As you can imagine, managing these several projects simultaneously involves a herculean effort on the part of our staff in Trading and Markets and DERA in particular.  It has been a great pleasure to see the staff respond so enthusiastically to the Chairman’s desire to see the dealer regime stood up in the coming months.  Brett Redfearn, Carol McGee, and Ajay Sutaria have done yeoman’s work in coordinating efforts across the Division of Trading and Markets and with the CFTC, and serving as the focal point for communications between the Chairman’s office, my office, and the staff.  The additions of Lizzie Baird, as deputy director in the Division, and Mark Wolfe, as associate director of the Division’s Offices of Derivatives Policy and Trading Practices, will be very helpful as we proceed.  There are, of course, many others in Trading and Markets, DERA, and other offices and divisions that I do not have time to name here who are putting in long hours to move these projects along.  Seeing the staff’s dedication and the quality of their work has been, for me, the highlight thus far of the Title VII project. 

One issue that I touched on briefly above and that I would like to mention again because it causes me particular concern is whether our current compliance period is consistent with an orderly registration process both for the Commission and for market participants.  The Commission may have a series of determinations to make before firms decide whether to register.  Moreover, as I have already noted, market participants likely will need to execute myriad tasks in the months leading up to registration.  These concerns warrant, in my view, careful consideration by the Commission as to when we should expect firms to comply with our registration requirements and as to whether we should phase in compliance with particular elements of our dealer and/or data reporting rules over time rather than expecting full compliance immediately upon registration (or, in the case of data reporting, almost immediately after registration).  I would, of course, welcome your views on the challenges of implementation of both the dealer requirements and the data reporting requirements.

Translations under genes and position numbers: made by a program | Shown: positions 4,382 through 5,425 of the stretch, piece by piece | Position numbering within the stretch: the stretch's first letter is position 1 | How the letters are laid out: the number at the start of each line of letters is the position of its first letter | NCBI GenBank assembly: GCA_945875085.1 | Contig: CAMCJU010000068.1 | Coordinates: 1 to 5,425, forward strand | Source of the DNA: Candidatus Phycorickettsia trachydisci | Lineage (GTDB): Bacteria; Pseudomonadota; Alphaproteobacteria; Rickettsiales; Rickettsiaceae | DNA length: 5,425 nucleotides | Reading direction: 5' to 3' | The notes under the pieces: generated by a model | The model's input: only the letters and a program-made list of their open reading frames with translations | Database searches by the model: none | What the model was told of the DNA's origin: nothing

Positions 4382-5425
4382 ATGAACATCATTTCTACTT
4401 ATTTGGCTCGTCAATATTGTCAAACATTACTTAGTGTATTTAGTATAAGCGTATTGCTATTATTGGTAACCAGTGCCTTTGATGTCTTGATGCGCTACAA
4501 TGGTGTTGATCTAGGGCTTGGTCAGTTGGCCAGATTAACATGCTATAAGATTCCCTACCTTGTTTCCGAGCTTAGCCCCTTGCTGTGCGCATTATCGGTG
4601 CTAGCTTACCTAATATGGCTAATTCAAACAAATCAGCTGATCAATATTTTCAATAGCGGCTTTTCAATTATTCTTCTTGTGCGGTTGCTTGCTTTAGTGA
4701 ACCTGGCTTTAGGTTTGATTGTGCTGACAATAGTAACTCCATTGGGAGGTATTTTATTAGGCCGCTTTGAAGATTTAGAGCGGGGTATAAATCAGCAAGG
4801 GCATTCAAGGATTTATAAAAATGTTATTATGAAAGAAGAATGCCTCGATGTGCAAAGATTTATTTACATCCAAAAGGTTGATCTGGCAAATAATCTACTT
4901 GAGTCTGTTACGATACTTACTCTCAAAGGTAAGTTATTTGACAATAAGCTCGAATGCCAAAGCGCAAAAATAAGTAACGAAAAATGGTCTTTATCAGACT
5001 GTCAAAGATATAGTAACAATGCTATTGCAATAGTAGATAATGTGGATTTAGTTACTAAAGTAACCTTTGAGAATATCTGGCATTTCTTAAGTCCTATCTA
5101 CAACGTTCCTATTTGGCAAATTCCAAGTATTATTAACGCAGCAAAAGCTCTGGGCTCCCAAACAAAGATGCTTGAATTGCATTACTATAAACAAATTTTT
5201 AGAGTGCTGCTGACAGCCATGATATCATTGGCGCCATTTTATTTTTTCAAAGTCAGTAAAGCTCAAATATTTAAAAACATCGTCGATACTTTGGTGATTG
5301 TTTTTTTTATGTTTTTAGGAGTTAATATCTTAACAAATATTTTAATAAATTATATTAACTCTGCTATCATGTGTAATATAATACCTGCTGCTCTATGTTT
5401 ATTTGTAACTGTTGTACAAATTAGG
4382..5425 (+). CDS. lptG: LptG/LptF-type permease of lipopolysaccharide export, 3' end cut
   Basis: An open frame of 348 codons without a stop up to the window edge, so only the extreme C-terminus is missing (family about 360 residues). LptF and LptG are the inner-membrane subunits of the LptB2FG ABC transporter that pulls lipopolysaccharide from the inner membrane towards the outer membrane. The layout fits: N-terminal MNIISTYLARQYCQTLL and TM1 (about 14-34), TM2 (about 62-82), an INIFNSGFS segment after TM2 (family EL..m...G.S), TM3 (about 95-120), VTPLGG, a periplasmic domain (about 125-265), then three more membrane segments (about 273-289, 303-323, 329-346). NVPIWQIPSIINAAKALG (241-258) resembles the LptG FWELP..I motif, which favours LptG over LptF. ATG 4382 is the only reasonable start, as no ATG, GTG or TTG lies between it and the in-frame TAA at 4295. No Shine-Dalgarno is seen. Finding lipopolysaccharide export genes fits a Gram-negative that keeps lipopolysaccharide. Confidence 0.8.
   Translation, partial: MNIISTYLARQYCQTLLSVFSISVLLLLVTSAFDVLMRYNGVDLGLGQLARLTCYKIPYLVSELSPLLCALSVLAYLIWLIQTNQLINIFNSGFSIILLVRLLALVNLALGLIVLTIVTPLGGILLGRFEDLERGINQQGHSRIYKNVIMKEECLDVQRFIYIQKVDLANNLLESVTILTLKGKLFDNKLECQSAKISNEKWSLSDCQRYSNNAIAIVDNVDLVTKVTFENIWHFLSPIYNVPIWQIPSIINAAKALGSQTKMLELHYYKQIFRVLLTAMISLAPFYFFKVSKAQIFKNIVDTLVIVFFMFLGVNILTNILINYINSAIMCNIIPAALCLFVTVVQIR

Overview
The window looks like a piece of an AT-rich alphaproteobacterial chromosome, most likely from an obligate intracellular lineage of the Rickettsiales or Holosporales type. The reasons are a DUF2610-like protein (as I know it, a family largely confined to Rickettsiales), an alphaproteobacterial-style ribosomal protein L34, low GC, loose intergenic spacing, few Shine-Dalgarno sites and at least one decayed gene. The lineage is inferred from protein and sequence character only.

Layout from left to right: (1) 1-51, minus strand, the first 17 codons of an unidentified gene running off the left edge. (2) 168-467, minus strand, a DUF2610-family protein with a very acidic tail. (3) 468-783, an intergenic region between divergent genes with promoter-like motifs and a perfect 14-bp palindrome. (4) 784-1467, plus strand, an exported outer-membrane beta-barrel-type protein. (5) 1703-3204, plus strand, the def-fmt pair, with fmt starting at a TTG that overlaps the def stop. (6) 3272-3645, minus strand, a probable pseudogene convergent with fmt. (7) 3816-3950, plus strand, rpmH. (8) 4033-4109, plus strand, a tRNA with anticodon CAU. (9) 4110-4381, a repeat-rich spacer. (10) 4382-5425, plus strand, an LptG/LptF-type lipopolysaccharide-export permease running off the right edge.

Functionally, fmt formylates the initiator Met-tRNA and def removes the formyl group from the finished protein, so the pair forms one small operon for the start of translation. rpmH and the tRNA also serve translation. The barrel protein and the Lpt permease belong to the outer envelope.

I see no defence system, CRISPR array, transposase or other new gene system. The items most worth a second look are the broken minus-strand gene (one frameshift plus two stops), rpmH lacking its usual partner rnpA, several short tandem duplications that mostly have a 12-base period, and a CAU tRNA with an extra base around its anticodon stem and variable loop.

In a near-term effort to obtain input from outside the Commission, I hope to join Commissioner Quintenz in visits to market participants who will be affected by our rules.  Anyone who is interested in meeting with us should reach out to our offices.  In the longer term, I hope that we can hold a public roundtable at which we can discuss areas for future collaboration and harmonization between the CFTC and SEC. 

            Thank you all for your attention this morning.  Title VII has been with a lot of us for nearly a decade.  I hope that a decade from now, we will look back to see that our current efforts have given our financial markets and the Main Street investors and businesses served by them a strong, effective, resilient regulatory framework for security-based swaps.  I am happy to take some questions.


[1]   Frederic Bastiat, What is Seen and Not Seen (1850) (quoted in Hester Peirce and James Broughel, eds., Dodd-Frank: What It Does and Why It’s Flawed (2013)).

[2]   See Financial Stability Board, OTC Derivatives Market Reforms: Twelfth Progress Report on Implementation (June 29, 2017), available at

[3]   See id.

[4]   See Registration Process for Security-Based Swap Dealers and Major Security-Based Swap Participants, Exchange Act Release No. 75611 (Aug. 5, 2015), 80 FR 48964, 48988 (Aug. 14, 2015) (the “Registration Adopting Release”).

[5]   See id.

[6]   This is a summary of the first of three compliance dates under the Commission’s Regulation SBSR.  For precise details on this and the other two compliance dates, please consult the adopting release.  See Regulation SBSR—Reporting and Dissemination of Security-Based Swap Information, Exchange Act Release No. 78321 (July 14, 2016), 81 FR 53546, 53603-10 (Aug. 12, 2016).

[7]   See Press Release: SEC and CFTC Announce Approval of New MOU (June 28, 2018), available at

[8]   See Chief Compliance Officer Duties and Annual Report Requirements for Futures Commission Merchants, Swap Dealers, and Major Swap Participants, 83 FR 43510 (Aug. 27, 2018), available at

[9]   Id. at 43511.